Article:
Sessions on the Thursday include an address by the Minister for Communications, Marine and Natural Resources Noel Dempsey and sessions on various topics including Broadcasting and the Internet; Community Broadcasting; funding diversity for broadcasting; a "Comparative Analysis of DAB, DVB-H and Third Generation Mobile from a content and technology perspective" and a debate on the BAI Bill that would create a single Irish communications regulator.
Things were fairly quiet in the UK where the main radio decision from Ofcom was to call for public comment on an application to change Smooth FM, London, to an easy listening station (See RNW Oct 21). Ofcom also published its latest broadcasting bulletin, upholding no complaints against radio (See RNW Oct 17)
It has also published guidance notes for those wishing to develop unlicensed radio equipment, such as micro transmitters to allow portable music players to link to an automobile radio.
In the US, the Federal Communications Commission (FCC), as already noted continues to come under criticism in relation to proposals to ease media ownership regulations.
It also announced a number of enforcement decisions, confirming a USD 16,000 penalty on a Puerto Rice AM for antenna visibility breaches (See RNW Oct 19) and the rejection of calls to overturn the settlements it reached with Emmis and Viacom/Infinity Radio - now CBS Corporation - over their breaches of its "indecency" regulations (See RNW Oct 18).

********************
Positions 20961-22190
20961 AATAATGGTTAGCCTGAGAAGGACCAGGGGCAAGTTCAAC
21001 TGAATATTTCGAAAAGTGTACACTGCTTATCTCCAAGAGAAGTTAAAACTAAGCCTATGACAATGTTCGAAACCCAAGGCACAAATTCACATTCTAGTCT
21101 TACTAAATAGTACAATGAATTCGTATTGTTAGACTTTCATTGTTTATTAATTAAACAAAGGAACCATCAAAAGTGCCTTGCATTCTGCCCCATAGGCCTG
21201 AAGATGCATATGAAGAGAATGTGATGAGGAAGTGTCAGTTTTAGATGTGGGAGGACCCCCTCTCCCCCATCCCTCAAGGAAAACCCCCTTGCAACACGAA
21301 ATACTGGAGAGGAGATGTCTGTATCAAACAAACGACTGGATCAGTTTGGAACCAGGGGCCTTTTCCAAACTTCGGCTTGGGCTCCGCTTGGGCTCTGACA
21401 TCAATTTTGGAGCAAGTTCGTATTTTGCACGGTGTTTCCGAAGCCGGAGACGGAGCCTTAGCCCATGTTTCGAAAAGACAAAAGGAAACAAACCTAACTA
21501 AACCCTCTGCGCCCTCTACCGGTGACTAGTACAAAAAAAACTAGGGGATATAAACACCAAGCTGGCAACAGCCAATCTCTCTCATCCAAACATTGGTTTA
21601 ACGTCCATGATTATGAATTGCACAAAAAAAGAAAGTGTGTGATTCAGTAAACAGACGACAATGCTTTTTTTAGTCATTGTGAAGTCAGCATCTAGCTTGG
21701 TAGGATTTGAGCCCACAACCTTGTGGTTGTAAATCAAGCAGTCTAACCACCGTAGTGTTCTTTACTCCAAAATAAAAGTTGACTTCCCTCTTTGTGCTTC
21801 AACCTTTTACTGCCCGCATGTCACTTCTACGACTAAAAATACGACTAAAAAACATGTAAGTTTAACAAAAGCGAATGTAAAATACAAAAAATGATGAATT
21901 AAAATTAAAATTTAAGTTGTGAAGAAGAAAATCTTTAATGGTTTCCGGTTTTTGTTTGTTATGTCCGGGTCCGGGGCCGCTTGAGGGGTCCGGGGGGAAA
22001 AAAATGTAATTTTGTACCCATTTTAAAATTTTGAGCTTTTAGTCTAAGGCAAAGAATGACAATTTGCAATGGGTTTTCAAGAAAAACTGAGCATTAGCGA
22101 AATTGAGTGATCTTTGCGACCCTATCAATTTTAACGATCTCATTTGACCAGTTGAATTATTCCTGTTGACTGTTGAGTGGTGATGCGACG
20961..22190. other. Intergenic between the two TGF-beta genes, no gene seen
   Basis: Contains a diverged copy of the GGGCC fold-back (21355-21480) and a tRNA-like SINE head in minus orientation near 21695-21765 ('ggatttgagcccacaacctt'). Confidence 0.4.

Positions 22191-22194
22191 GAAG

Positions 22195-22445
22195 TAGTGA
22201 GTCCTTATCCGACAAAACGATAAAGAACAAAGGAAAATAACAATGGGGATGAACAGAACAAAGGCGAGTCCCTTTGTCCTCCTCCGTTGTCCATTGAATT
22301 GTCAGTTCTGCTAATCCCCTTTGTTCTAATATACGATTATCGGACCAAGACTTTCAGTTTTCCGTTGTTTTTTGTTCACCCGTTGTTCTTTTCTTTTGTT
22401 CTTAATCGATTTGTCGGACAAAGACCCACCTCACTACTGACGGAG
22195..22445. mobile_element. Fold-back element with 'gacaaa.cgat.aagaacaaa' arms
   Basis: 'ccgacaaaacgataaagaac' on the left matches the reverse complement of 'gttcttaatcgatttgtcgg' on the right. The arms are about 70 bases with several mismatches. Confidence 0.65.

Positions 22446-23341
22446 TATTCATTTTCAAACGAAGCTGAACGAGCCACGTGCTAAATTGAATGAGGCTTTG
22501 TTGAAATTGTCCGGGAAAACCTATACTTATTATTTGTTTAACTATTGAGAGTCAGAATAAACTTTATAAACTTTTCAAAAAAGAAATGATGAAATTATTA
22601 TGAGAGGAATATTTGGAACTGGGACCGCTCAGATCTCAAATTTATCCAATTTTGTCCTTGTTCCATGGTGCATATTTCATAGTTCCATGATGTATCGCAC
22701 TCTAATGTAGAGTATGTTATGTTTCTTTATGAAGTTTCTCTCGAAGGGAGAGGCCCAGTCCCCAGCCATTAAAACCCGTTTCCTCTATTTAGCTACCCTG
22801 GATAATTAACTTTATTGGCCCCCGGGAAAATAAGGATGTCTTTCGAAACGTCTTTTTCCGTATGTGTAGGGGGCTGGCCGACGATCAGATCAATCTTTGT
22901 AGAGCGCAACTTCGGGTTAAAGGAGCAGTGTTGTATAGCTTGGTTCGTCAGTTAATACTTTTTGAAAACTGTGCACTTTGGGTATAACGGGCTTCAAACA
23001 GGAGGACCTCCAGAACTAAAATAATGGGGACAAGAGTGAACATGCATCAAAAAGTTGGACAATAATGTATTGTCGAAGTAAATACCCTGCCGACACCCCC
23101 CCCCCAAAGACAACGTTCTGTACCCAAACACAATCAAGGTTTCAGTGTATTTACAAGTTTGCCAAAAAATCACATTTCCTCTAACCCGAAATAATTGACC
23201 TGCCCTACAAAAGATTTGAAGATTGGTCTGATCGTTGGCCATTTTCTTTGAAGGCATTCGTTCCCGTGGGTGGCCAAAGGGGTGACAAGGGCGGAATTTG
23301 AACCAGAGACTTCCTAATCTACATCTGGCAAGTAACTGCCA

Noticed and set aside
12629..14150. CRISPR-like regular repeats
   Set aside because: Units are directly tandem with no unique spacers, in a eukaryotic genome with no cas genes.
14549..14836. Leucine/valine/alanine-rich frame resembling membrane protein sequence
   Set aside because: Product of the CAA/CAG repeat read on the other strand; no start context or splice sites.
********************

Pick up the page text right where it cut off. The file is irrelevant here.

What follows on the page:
Previous Licence News:
ACMA web site:
BCI web site:
CRTC web site:
FCC web site:
Ofcom web site:
2006-10-22: US duo The Regular Guys - Larry Wachs and Eric Von Haessler - who were fired from WKLS-FM (96Rock) by Clear Channel after a graphic interview with pornographic movie actress Devin Lane was accidentally aired over a Honda commercial (See RNW April 11, 2004) but were taken back by Clear Channel, Atlanta., last year (On WGST-AM -See RNW Mar 4, 2005 - and then in May returned to WKLS (96Rock) - are being sued, along with the company, by fellow Clear Channel morning hosts Juan Tapia and José Carias.